Thirteen Lives is a heart-pounding retelling of the Thai cave rescue. Despite us knowing the outcome, Howard manages to direct the film in an unshowy and skilful way that allows you to be on the edge of your seat and you wonder if the boys are going to survive. It’s one of the best films of the year.   

⭐⭐⭐⭐ (Excellent)

Where The Crawdads Sing (Review)

⭐⭐⭐⭐ (Excellent)

Director: Olivia Newman
Starring: Daisy Edgar Jones, Taylor John Smith, Harris Dickinson, Michael Hyatt, Sterling Macer Jr, Jojo Regina, Garret Dillahunt, Ahna O’Reilly, David Strathairn

Certificate: 15
Run Time: 125 mins

Where The Crawdads Sing is an adaptation of Delia Owen’s 2018 coming-of-age murder mystery Southern Gothic novel. Directed by Olivia Newman, the film follows Catherine ‘Kya’ Clark (Daisy Edgar-Jones), a troubled and abandoned girl who has raised herself in the marshland of North Carolina. She survives selling mussels at a local general store owned by an African-American couple, who are concerned for her welfare and she is also an accomplished naturalist. When the dead body of a local boy is found, Kya is suspected of murder. 

Contrary to the generally negative reception the film has received, I was enamoured by Where The Crawdads Sing. While the murder mystery element hangs over the film, it’s more concerned with recounting Kya’s life and how she has arrived at the murder trial. The story is consistently compelling and the film’s not afraid to explore some dark and tragic sub-plots. It really makes the most of its swampy location, which feels like a character of its own, and the 125 minutes raced by. I’d have been happy for the film to be an hour longer as it was that interesting. The film’s beautifully shot by Polly Morgan and is supported with a thoughtful Mychael Danna score. 

Daisy Edgar-Jones is tremendous in the lead role, a misunderstood yet ultimately kind and caring young woman. She fantastically embodies the notion of a creature who lives in a shell and both Jones and the script remarkably convey her isolation and general (yet wholly justified) mistrust of people. David Strathairn is another highlight as the kind lawyer who takes on her case and raises thoughtful questions to the jury and community of why an outcast shouldn’t be labelled. Taylor John Smith is great as the flawed Tate Walker who has romantic passions for Kya, and The King’s Man’s Harris Dickinson is suitably slimy as another love interest.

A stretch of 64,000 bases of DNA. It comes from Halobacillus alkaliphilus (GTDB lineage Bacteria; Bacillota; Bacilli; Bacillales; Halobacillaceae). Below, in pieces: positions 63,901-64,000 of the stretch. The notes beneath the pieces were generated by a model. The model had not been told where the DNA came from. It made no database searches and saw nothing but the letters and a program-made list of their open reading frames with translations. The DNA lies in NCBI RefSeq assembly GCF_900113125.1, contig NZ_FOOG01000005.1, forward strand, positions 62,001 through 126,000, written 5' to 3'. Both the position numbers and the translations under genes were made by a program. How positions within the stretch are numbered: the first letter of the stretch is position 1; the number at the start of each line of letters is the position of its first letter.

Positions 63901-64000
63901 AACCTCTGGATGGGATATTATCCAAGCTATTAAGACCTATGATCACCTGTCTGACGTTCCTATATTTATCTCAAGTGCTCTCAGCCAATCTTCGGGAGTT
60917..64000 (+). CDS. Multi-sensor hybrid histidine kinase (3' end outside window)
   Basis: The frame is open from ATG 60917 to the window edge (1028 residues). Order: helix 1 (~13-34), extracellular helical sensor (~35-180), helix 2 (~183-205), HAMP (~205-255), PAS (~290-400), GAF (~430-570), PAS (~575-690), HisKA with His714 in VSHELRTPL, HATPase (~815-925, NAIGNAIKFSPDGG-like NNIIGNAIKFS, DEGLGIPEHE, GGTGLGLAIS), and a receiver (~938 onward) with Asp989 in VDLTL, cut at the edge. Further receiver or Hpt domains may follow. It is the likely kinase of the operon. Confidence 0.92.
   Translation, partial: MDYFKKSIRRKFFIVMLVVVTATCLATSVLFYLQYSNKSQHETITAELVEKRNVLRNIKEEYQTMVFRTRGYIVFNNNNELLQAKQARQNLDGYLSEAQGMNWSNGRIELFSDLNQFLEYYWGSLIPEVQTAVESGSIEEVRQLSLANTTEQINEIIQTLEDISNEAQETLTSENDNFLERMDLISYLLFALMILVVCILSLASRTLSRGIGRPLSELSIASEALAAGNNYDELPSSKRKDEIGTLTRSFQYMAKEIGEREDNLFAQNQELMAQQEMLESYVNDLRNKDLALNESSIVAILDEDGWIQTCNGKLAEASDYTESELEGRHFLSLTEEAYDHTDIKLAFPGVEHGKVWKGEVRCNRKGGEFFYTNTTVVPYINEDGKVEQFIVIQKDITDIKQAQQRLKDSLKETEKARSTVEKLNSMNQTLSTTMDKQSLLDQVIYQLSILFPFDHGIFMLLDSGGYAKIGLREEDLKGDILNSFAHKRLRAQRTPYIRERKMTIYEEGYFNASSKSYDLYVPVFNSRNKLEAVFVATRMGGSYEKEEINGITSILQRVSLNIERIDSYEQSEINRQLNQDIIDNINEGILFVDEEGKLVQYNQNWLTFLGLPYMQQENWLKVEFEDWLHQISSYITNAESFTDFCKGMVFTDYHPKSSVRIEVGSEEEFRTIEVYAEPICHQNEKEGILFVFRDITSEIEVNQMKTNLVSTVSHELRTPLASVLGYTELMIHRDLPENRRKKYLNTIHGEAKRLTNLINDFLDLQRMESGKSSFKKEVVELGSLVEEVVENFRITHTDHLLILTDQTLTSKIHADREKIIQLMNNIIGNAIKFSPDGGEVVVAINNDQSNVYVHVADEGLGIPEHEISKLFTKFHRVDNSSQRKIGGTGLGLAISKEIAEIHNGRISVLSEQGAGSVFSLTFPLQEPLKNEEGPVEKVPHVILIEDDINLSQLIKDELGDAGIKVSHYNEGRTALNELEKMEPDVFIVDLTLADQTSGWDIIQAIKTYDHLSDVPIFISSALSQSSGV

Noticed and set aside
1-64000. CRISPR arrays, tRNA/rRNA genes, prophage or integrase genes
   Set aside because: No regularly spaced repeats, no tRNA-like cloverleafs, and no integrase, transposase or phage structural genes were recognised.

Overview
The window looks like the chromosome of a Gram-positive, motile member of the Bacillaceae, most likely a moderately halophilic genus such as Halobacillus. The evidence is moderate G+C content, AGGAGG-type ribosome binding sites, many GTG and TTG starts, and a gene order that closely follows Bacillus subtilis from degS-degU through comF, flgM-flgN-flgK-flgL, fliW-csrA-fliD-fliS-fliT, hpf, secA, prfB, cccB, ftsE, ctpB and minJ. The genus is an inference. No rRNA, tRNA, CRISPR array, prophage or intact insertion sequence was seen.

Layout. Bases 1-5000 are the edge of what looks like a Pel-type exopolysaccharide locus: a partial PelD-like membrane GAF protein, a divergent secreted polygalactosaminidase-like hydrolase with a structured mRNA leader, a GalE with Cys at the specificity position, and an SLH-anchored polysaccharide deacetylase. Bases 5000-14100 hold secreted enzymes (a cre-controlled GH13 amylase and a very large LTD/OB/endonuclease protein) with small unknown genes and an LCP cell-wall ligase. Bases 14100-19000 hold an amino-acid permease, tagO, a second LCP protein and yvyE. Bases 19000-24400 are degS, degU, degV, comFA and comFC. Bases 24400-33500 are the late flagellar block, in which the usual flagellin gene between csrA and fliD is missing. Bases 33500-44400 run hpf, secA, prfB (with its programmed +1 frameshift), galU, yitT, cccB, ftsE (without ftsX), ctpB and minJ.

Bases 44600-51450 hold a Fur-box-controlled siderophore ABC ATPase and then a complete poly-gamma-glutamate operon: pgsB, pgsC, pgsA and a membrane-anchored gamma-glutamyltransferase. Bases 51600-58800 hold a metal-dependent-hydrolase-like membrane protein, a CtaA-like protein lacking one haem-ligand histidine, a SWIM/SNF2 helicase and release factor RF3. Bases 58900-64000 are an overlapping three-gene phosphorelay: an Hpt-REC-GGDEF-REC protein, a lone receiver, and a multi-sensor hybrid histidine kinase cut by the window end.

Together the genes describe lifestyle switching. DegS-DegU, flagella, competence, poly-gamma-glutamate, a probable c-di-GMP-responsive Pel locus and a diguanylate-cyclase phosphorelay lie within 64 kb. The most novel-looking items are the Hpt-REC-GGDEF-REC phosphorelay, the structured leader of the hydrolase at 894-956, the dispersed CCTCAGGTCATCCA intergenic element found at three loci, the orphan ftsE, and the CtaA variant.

Where The Crawdads Sing is a haunting adaptation told with beautiful humanity and is one of the best films of the year. It effortlessly melds its murder mystery, romantic and thriller genre qualities into a coherent and affecting drama that is never cheesy. I can’t wait to see what projects Newman and Edgar-Jones pick next as they are clearly both talents to watch.  

⭐⭐⭐⭐ (Excellent)

The Gray Man (Review)

⭐⭐ (Poor)

Director: Anthony and Joe Russo
Starring: Ryan Gosling, Chris Evans, Ana de Armas, Jessica Henwick, Rege-Jean Page, Wagner Moura, Julia Butters, Dhanush, Alfre Woodard, Billy Bob Thornton 
Certificate: 15
Run Time: 129 mins

The Gray Man is the hotly anticipated project from The Russo Brothers and Netflix’s joint largest budget film to date along with Red Notice. After a shaky start in comedy, the Russo’s enjoyed a healthy stint at Marvel. They directed some of the most cherished entries – Captain America: The Winter Soldier, Captain America: Civil War, Avengers: Infinity War and Avengers: Endgame

Post-Marvel, the Russo’s have kept themselves busy. They directed the crime war drama Cherry last year, which I found to be an ambitious if flawed exploration of the cost of war. They’ve also produced some action films such as 21 Bridges and the better-than-expected Extraction and the critically acclaimed absurdist Everything Everywhere All At Once

The Gray Man is a James Bond-influenced espionage thriller and sees the Russo’s reunite with writers Christopher Markus and Stephen McFeely. The quartet have proved time and time again they are able to craft intelligent scripts with an equal amount of brain to brawn.

The film centres on ‘Sierra Six’ (Ryan Gosling), an ex-convict offered his freedom by a CIA senior official Fitzroy (Billy Bob Thornton) in exchange for working as an assassin. The film picks up eighteen years later in Bangkok and Fitzroy has now retired. The mission in Bangkok goes awry and Six discovers his life is on the line. All hell breaks loose and action mayhem ensues. 

The Gray Man is fairly entertaining but ultimately is a disappointment, considering the talent involved. This has got to be one of the most unintelligent films I have seen in quite some time and the script is on-the-nose and generic. The action isn’t particularly kinetic either. It’s CGI-heavy and the visual effects are surprisingly ropey for its extravagant $200 million budget. The film never really takes a moment to breathe either and that results in next to no character development. 

There’s a couple of fun performances to be had. Ryan Gosling is always reliable as a lead and Chris Evans hams it up in a villainous role. The ever-versatile Ana de Armas isn’t given all that much to do, which is a shame considering her action chops in films such as No Time To Die. There’s a brief but giddy performance from Wagner Moura and Billy Bob Thornton always turns in a reliable performance. Once Upon A Time In Hollywood’s Julia Butters is also a highlight as Fitzroy’s clinically vulnerable niece and gets the bulk of the film’s character development.

Henry Jackman’s score is all over the place and sometimes aggressively doesn’t fit with the action on-screen. The cinematography by Stephen F. Windon is also obtrusive and there’s an over reliance on shaky drone footage. 

The Gray Man does what it says on the tin and delivers on its action promise but that’s about it. It’s disappointingly thin both in story and character development and considering the back catalogue of the crew, the result should have been better than it is. 

⭐⭐ (Poor)